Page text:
The Falcons are known to need consistent run and pass pressure opposite John Abraham, and the Jamaal Anderson/Chauncey Davis combo didn't do it at an elite level in 2008. Might a reunion with his old defensive coach be just what the doctor ordered for Spicer? We asked Charlie Bernstein, Publisher of JagNation.com, why the Jags are letting the veteran go, and what Spicer has left in the tank.
Paul Spicer is the prototypical "lunch pail" guy who has got the most out of his limited talent throughout his career. A former undrafted rookie free agent, Spicer began his career in Seattle before getting waived and then landing in Detroit. After one season with the Lions, he went to Jacksonville in 2000 and has been a member of the team from then until Friday. Spicer has been an extremely hard worker and a great example for some the team's younger players.
The main reason Spicer and the Jaguars are parting ways is because of the youth movement taking place in north Florida. The writing was on the wall when the team used not one, but their first two draft picks on defensive ends in last April's draft. Former Jaguars VP of Player Personnel rewarded Spicer with a new deal last year, and then Spicer had one of his most unproductive seasons in many years. Paul Spicer will give 100% on every snap and never takes plays off, but he has always been an effort guy who got the most out of his marginal talent. His talent is now fading quickly, and at this point in his career he can be a rotational end or even a defensive tackle, as he plays the run better than he rushes the passer. A reunion with his former defensive coordinator may be just what Spicer needs to add some length to his career.
Spicer put up 3.5 sacks in 2008, played in all 16 games, and would seem to have just enough to add something special to an Atlanta line that is very much in transition. I wrote an article about Jacksonville's front four in Week 15 of the 2007 season for Football Outsiders, and Spicer really impressed me.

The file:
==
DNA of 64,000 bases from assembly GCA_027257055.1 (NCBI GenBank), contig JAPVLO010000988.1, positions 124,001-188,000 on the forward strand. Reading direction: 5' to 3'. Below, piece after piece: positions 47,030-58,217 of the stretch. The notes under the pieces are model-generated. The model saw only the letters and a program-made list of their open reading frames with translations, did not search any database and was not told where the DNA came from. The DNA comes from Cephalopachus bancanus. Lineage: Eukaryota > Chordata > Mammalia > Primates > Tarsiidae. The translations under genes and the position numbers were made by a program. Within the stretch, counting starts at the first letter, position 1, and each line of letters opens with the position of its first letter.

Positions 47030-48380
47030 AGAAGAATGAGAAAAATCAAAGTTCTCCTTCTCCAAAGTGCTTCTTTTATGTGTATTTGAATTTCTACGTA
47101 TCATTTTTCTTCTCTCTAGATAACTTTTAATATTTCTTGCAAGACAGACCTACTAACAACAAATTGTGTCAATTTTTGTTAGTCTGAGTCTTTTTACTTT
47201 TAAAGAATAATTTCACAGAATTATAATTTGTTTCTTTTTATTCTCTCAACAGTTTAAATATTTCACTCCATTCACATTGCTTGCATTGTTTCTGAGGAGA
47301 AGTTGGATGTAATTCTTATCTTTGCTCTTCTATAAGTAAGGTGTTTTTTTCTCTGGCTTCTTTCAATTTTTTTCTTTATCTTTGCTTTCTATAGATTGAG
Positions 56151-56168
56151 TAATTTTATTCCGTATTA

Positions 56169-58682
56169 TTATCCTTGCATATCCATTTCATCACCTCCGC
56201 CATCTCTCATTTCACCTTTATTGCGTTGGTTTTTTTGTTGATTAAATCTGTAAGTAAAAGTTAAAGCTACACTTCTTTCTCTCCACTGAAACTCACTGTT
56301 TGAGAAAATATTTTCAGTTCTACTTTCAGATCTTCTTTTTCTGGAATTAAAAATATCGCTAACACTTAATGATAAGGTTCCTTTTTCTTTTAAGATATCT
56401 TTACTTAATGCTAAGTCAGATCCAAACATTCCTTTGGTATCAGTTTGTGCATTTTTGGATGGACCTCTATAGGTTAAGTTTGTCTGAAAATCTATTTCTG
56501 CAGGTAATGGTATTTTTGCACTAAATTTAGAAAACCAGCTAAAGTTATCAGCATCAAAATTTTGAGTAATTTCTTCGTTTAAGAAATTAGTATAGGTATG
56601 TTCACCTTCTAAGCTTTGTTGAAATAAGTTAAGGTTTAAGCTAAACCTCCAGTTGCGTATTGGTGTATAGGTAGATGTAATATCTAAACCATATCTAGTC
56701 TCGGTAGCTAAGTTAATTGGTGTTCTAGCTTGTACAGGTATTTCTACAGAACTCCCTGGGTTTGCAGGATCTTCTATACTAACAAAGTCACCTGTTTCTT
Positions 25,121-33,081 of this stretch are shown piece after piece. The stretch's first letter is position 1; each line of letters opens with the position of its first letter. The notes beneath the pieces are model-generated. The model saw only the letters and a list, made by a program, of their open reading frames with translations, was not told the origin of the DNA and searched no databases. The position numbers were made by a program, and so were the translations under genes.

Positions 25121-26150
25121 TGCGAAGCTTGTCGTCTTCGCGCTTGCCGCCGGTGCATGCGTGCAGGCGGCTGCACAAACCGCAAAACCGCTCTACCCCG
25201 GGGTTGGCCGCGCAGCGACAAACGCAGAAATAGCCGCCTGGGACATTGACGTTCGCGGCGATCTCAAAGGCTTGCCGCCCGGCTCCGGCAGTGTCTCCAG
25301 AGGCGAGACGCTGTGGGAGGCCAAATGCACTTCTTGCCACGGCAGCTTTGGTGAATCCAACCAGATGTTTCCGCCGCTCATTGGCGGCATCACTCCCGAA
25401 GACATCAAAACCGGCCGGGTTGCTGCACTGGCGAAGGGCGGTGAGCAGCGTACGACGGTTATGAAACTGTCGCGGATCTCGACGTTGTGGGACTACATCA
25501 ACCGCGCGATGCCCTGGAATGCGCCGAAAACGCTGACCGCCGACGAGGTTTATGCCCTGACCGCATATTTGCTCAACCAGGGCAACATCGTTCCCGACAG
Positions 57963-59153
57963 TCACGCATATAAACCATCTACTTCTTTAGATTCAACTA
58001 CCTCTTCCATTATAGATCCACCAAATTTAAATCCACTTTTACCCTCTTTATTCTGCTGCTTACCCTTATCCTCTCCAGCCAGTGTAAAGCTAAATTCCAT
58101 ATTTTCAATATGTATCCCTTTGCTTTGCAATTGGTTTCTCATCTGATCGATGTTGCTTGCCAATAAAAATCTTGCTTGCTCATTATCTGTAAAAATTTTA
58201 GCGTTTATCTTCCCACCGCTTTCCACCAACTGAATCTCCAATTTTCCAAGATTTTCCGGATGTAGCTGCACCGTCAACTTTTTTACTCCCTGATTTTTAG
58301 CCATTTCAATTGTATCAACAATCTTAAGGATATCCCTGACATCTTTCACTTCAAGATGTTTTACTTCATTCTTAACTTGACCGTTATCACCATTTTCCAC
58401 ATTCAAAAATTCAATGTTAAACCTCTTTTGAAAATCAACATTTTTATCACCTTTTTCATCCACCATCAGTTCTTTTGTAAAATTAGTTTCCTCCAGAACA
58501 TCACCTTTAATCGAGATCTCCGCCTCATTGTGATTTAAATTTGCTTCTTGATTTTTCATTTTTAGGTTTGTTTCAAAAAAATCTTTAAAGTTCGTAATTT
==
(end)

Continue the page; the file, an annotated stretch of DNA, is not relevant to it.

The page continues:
Spicer is a force at left end and occasionally on the right side. He had Pittsburgh tackles Willie Colon and Marvel Smith muttering to themselves all day. Quick enough to beat tackles inside or outside, strong enough to bull a guard back into a ballcarrier on a twist, and effective against the run, Spicer reinforced my opinion that he is one of the NFL's best defensive ends.
Spicer was on all day, but a few plays really stood out. There was the second-and-9 from the Pittsburgh 21, when Spicer was fanned out of the play by Smith, a good three yards behind Ben Roethlisberger at the end of his drop. However, Spicer regained his bearings and, with incredible closing speed, knocked the ball out of Big Ben's hand just as he was about to throw. The Steelers recovered, but it was a great example of Spicer's speed and determination.
Spicer's best play came in the Steelers' second drive of the second half. Roethlisberger took the ball in a shotgun set on first-and-10 with 2:46 left in the third quarter, then rolled right as he looked for an open man. Spicer shook off the blocks of Colon and running back Willie Parker and moved up in the pocket to bring the quarterback down. Big Ben went with the "I'm gonna throw the ball downward and short before I get sacked" strategy, which worked since he was out of the pocket and a fumble wasn't called. Spicer's strength was obvious and impressive. He's also good at sniffing out the direction of running plays and getting across the field to help with tackles. The Jags were extremely wise to give Spicer a two-year, $8 million contract extension in the preseason, locking him up through 2010.
The Falcons would be extremely wise to give due diligence to the idea that Paul Spicer could be the missing ingredient to their defensive line.
Doug Farrar is the Publisher of FalconInsider.com. You can also find his work on Football Outsiders, ESPN.com, the Washington Post, and the Seattle Times. Feel free to contact Doug here.